Yet the current crop of Italians on the ATP and WTA tours have had such little success, it is no surprise that those involved in the sport are crying out for a new generation to inspire a resurgence.
Seven Italians entered the men’s singles draw in Australia, none of whom made it past the third round, despite both Fabio Fogini and Marco Cecchinato being seeded.
In fact, of those seven, only Cecchinato has reached a Grand Slam singles semi-final – a brilliant run at the 2018 French Open included a spectacular victory over 15-time major winner Novak Djokovic. Since Roland Garros, though, the Italian number two has won just two matches in Masters or Grand Slam tournaments.
Fognini does boast an Australian Open doubles title, which he won alongside fellow Italian Simone Bolelli in 2015, and has proven he has the game to compete with the very best – he once beat Rafael Nadal three times in the same year – but has failed to play at this level on a consistent basis.
In fairness, the tennis produced by both Djokovic and Nadal in Melbourne shows just how far behind the rest of the field are, not just the Italians. The ease with which both players took apart their semi-final opponents was genuinely alarming.
When the pair are in the sort of form they showed Down Under, the idea of anyone else challenging for a Grand Slam title in the next few years is almost inconceivable. So perhaps Fognini and Cecchinato can be forgiven for their lack of success, though results against fellow top twenty players are still disappointing.
On the WTA tour, gone are the heydays of Sara Errani, Flavia Pennetta and Roberta Vinci, who won a collective 7 Grand Slams (singles and doubles) from 2011 to 2015.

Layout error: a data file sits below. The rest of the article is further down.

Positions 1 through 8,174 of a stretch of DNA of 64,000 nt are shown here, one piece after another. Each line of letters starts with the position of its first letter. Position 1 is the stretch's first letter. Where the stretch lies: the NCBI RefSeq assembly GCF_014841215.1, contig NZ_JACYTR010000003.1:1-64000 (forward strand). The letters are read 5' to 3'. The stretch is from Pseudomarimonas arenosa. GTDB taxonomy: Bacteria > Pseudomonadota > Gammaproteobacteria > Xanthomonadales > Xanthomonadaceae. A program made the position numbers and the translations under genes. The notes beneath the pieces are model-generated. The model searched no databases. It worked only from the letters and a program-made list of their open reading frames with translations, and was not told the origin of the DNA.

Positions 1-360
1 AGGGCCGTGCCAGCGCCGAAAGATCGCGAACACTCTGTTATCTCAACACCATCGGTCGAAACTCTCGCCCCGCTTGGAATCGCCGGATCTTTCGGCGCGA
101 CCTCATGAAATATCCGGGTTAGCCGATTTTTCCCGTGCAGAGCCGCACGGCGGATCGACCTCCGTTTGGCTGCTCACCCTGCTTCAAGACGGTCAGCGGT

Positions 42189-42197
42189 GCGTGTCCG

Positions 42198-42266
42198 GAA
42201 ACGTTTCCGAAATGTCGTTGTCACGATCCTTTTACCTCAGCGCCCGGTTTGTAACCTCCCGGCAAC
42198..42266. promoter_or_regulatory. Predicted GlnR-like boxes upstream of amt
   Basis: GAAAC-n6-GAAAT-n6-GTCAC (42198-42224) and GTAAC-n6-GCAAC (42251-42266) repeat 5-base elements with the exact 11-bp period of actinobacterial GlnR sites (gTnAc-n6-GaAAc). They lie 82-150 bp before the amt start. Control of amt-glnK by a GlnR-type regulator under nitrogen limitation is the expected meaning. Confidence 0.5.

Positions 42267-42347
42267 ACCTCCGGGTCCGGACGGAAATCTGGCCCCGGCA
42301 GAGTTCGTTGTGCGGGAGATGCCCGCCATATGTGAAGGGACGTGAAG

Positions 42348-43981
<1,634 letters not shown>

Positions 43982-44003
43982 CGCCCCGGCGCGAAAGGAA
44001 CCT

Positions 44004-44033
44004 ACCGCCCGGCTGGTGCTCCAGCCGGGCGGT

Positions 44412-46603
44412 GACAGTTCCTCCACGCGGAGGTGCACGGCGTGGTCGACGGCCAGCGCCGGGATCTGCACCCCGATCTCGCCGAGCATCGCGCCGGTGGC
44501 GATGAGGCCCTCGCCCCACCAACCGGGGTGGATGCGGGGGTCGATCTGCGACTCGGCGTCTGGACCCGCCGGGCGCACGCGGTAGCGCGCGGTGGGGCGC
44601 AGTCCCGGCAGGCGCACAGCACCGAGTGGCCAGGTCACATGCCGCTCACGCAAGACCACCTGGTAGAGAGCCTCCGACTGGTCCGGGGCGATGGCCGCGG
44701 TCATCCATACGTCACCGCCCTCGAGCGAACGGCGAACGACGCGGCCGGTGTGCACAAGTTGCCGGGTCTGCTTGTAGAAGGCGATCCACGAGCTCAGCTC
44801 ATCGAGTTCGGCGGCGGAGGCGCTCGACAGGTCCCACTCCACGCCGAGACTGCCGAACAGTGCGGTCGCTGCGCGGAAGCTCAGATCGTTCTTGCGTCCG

Errani and Vinci formed a formidable doubles partnership, reaching eight of a possible 12 Grand Slam finals from 2012 to 2014, collecting five winners’ trophies in that time. Their triumph at Wimbledon in 2014 completed a career Grand Slam for the pair (winning each of the four major titles), a feat only a handful have managed in the history of the game.
Both have also added a Grand Slam singles final to their career CV. Errani was beaten by Maria Sharapova in straight sets at the 2012 French Open, while in 2015 Vinci toppled Serena Williams, who was almost unbeatable at the time, on her way to an all-Italian US Open final against Pennetta.
Pennetta prevailed over two sets, doubling her Grand Slam collection after winning the 2011 Australian Open doubles alongside Argentinian Gisela Dulko.
Camila Giorgi is now the sole Italian presence on the women’s tour. The 27-year-old ended 2018 ranked 26th in the world and reached a quarter-final at Wimbledon, where she took the first set of Williams. Whether she can convert her talent into results in big tournaments, however, still remains to be seen.
Being talented, having potential, but unable to back it up with results, does seem to define the current generation of Italian players rather aptly.
It is perhaps too early to judge whether Musetti can change that perception, but the qualities he demonstrated in Australia, in particular the mental fortitude to come from a set down to win a Grand Slam title, are extremely encouraging.
A modern-day renaissance on the tennis court, with Musetti at the helm, could well be on the cards.
ROME – 19-year-old Nicolo Zaniolo scored a brace to give AS Roma a 2-1 first-leg lead against Porto in their Champions League last-16 fixture.
The teenager hit two goals in six minutes at the Stadio Olimpico, becoming the youngest Italian to score two goals in a Champions League tie. Porto then grabbed an away goal to set up an intriguing second-leg.
After a tense, goalless 70 minutes, Zaniolo opened the scoring with a cool finish, controlling an Edin Dzeko pass and firing low into the bottom corner past goalkeeper Iker Casillas.
Dzeko was again involved in the build-up to the second goal. The striker hit the post from 20 yards out as Roma found some space in Porto’s half, leaving an open net for Zainolo double his tally.
Porto hit back just three minutes later, though, with an all-important away goal. A lucky miscue landed at the feet of Adrian Lopez, who fired past Antonio Mirante.
Lopez’s strike means that a 1-0 win for Porto in the second-leg, taking place on March 6, will guarantee their qualification.
“We felt like a team,” Roma manager Eusebio di Francesco said after the game, confident that his side can defend this result in Portugal in three weeks’ time.